In September 2011, the Mayor of New York City signed into law a bill initiated by the Sikh Coalition known as the Workplace Religious Freedom Act (WRFA). The new law strengthens protections for Sikhs and other religious observers who are vulnerable to workplace discrimination because of their faith.

Federal law under Title VII of the Civil Rights Act of 1964 requires employers to make a reasonable accommodation of an employee’s religious practices unless doing so would impose an undue hardship on the employer. Although this legal formula sounds good in theory, it has been watered down by a series of U.S. Supreme Court decisions. Specifically, the phrase “undue hardship” has been defined under federal law to mean anything more than a “de minimus expense.” Thus, according to some interpretations of Title VII, employers can reject a request for a reasonable religious accommodation without even proving objectively that the accommodation would cost them money.

In the absence of the strongest possible federal law against workplace religious discrimination, the Sikh Coalition made a strategic decision to strengthen laws of this kind at the state and municipal levels. Our first victory in this context was achieved in New York City.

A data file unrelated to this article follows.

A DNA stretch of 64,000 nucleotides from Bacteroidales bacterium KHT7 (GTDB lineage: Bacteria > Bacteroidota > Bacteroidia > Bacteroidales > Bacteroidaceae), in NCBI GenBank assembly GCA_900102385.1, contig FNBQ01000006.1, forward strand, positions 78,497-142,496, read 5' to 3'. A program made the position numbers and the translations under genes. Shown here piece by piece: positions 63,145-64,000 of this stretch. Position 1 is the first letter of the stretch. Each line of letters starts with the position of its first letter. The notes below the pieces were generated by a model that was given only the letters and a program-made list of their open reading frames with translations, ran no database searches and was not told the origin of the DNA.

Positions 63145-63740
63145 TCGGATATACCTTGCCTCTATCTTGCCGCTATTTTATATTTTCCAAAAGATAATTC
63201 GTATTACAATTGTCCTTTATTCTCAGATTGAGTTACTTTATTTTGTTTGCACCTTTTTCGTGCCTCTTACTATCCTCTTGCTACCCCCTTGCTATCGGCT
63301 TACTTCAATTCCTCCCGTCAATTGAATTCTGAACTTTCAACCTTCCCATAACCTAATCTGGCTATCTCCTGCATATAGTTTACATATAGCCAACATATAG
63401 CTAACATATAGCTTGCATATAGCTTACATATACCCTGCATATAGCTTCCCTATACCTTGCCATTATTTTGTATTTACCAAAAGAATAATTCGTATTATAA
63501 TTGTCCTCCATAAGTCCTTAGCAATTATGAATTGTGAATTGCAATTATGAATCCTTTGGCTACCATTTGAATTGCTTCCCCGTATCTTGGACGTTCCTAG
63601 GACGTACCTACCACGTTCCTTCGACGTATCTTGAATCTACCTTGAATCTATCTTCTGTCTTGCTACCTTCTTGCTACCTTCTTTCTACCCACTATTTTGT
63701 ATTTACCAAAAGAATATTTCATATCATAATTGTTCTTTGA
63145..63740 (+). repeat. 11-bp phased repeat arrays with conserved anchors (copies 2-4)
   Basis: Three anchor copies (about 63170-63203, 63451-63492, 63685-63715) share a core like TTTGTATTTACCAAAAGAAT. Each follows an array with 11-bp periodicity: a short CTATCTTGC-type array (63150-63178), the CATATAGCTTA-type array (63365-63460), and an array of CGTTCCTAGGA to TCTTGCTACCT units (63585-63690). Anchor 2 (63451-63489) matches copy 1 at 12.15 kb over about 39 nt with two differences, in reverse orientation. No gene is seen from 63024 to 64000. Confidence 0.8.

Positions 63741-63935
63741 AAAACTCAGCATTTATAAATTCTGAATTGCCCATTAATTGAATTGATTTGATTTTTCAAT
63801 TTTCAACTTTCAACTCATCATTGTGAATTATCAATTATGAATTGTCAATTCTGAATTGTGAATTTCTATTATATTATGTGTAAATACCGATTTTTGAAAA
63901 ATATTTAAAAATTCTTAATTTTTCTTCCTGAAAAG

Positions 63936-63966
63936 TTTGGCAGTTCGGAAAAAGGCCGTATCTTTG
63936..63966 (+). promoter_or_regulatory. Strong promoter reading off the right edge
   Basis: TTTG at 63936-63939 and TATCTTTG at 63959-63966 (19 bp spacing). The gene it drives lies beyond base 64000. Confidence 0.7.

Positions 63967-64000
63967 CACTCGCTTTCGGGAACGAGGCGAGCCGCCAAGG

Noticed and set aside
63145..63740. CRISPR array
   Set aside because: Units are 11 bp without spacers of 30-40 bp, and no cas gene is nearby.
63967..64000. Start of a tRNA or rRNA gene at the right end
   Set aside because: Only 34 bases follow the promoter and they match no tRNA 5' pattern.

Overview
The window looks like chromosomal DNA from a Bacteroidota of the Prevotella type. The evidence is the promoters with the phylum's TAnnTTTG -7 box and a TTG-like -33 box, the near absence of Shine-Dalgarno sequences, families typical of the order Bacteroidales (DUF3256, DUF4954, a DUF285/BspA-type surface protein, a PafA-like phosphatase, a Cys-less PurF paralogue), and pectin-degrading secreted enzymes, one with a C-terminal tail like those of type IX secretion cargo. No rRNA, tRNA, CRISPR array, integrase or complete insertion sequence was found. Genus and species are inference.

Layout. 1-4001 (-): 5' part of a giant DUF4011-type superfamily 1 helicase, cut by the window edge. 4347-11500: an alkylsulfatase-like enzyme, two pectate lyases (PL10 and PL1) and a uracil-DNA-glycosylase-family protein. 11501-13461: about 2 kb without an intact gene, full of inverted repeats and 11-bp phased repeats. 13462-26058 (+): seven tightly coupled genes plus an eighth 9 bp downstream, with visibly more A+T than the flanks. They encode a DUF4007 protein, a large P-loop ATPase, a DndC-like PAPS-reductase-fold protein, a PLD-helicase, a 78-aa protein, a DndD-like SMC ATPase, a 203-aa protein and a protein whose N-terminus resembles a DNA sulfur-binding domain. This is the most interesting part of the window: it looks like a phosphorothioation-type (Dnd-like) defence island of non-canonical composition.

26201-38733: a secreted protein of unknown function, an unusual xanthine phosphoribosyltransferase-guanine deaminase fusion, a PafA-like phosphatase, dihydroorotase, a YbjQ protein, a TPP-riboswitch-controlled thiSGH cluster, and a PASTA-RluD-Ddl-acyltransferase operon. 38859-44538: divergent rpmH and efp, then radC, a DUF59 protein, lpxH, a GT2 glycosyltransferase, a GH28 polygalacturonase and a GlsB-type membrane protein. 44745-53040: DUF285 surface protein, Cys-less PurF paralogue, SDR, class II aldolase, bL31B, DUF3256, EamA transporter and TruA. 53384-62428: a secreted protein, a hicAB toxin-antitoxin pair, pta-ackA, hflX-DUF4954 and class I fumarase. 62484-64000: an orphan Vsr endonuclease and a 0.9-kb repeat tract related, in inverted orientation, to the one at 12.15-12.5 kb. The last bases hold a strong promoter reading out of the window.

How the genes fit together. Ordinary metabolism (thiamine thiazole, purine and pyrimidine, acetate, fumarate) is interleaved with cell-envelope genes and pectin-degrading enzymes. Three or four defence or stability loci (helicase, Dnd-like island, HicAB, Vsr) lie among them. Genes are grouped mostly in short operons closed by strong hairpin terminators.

Impact
New York City’s WRFA law clarified the legal standard by which judges must review claims of workplace discrimination based on religion. Specifically, New York City now allows employers to deny requests for reasonable religious accommodations only if they prove objectively that such accommodations would constitute a “significant difficulty or expense.” Because workplace accommodations for Sikh religious practices typically cost nothing, Sikhs who work in New York City enjoy some of the nation’s strongest legal protections against employment discrimination.

Why It Matters
Sikhs experience high levels of employment discrimination because of their religion. According to a 2008 report based on surveys of New York City Sikhs, close to 10 percent of survey respondents said they had experienced workplace discrimination because of their religion. Indeed, two New York institutions – the New York Police Department (NYPD) and Metropolitan Transportation Authority (MTA) – have gained notoriety for discriminating against Sikh employees in the post-9/11 environment. After the passage of the New York City WRFA, people who work in New York City have a meaningful legal remedy in case they experience religious discrimination, and employers like the MTA and NYPD can no longer discriminate with impunity.